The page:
Because native advertising works.
The reality is that digital is mandatory today, and sometimes it simply takes a change of pace to add some flare to a tired marketing effort. Whether you’re on the publishing side, the business side, or the advertising side of the equation, you can create a balance between the traditional lines of display advertising and curating high quality, engaging content through native advertising.
More traditional native advertising is a less-explored space than display advertising, but with consumers tiring of the “spam” and “brainwashing” of many display advertising campaigns, native is gathering momentum—fast.
But much like native ads, we aren’t here to deceive you, so here are some of the challenges surrounding the industry:
The Challenges of Native Advertising
Native advertising is a newer addition to the advertising stack, so publishers and advertisers alike are still feeling out this unfamiliar territory. And, as you may expect, this means that there are going to be some blind spots and growing pains.
- Poor Client Understanding
In a global survey from late 2017, the Native Advertising Institute classified the primary threats to the service in the chart below. Coming in number one on the chart is a lack of client understanding, largely due to the camouflaged nature of native ads. The good news? This is a decrease of 11% from the 55% recorded in the previous year (2016).
Source: Native Advertising Institute
Easy. Tell everyone you’ve ever met to come read this blog.
That would certainly help, but on a more serious note, it has to start with the marketing agencies. When these agencies are discussing advertising techniques with clients, they must be sure to be entirely transparent, and make the differentiation between different ads (display, paid search, native, etc.) entirely clear. The press could also help by better informing viewers of the different types of content they are seeing, but that seems like a long-shot to me…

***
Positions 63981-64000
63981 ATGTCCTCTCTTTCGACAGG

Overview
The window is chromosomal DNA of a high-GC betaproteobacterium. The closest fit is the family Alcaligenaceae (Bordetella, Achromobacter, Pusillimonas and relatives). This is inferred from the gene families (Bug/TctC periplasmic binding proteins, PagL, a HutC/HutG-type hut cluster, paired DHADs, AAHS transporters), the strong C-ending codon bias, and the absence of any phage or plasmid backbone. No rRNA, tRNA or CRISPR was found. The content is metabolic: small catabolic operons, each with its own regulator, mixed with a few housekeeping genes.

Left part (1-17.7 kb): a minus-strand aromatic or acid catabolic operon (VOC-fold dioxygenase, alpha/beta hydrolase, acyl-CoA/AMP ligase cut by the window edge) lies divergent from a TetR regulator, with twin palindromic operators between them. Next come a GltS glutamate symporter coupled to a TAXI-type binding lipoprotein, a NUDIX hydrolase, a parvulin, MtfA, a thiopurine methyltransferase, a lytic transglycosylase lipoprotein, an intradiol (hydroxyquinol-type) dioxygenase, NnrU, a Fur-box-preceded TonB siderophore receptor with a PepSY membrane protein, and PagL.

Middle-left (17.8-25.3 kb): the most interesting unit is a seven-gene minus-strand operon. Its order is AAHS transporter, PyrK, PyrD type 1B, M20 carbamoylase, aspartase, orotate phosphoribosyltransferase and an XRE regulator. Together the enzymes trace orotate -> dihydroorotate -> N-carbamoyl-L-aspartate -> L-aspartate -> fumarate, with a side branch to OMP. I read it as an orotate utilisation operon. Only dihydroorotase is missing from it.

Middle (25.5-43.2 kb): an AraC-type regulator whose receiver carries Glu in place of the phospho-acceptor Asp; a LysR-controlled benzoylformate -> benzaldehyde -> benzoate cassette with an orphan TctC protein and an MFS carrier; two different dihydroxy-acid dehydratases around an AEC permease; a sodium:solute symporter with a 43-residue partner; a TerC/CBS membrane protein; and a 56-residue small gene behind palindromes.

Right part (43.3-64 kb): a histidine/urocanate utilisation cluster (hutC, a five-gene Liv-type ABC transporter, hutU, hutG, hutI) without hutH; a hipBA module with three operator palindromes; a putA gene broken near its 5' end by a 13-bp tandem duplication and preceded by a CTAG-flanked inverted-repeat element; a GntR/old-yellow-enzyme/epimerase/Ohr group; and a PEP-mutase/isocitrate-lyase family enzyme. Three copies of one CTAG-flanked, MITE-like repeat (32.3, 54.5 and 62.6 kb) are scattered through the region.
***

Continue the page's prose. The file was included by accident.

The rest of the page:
- Diluting Brand
The second largest threat on the above chart is the risk of businesses and brands being associated with “fake news.” This is a huge concern to all who are associated with native advertising. This concern is largely founded on the basis that “fake news” has been spread through native advertising already (ex. Activities aimed to influence the most recent American presidential election).
Native advertising can also run the risk of having inconsistent voice, style, and fit with other publications when written by external writers. This is why it’s key to label this content properly and ensure quality so that consumers do not feel that they are being deceived, or fed “fake news”.
Much like other external facing content, building a detailed brand voice and style guide for advertising efforts would allow businesses and brands to better maintain a consistent style and quality level across all channels.
In terms of combating the threats of “fake news” association, brands simply have to maintain authenticity and be genuine in all that they do. For native ads, that means producing valuable and real content that is directly relevant to the brand sponsoring it. It’s as simple as that.
For example, if you are a toothpaste manufacturer, don’t have an ad produced about how not brushing your teeth for 48 hours triples your risk of acquiring certain strains of mouth cancer—that would be a bad move.
- Publishers Failing to Label Native Ads
According to last year’s Native Advertising Trends in New Media Study, 7% of the news media publishers didn’t put any label on native ads; this year the percentage has increased to 11%. This suggests that 11% of publishers are actively deceiving their viewers by blurring the lines between editorial and ad. This is very concerning.
If publishers begin to properly label their native content, it can help prevent the same consumer alienation that has happened with many varieties of display ads.
The solution: Proper Labeling
If you are a publisher, native ads must always, always, always be accompanied by a “sponsored”, “promoted”, “advertisement”, or “presented by” declaration. If they are not labelled accordingly, this is an act of deceiving consumers.
If you are a consumer, simply make yourself aware of these different declarations so that you can better identify branded content from organically produced content.
The Strengths of Native Advertising
These are exciting times. Now that we have addressed some of the concerns—let’s find out why this is a strong industry already.
These strengths should also outline some opportunities for you as a business or agency to take advantage of to excel with native advertising.
- Telling Real Stories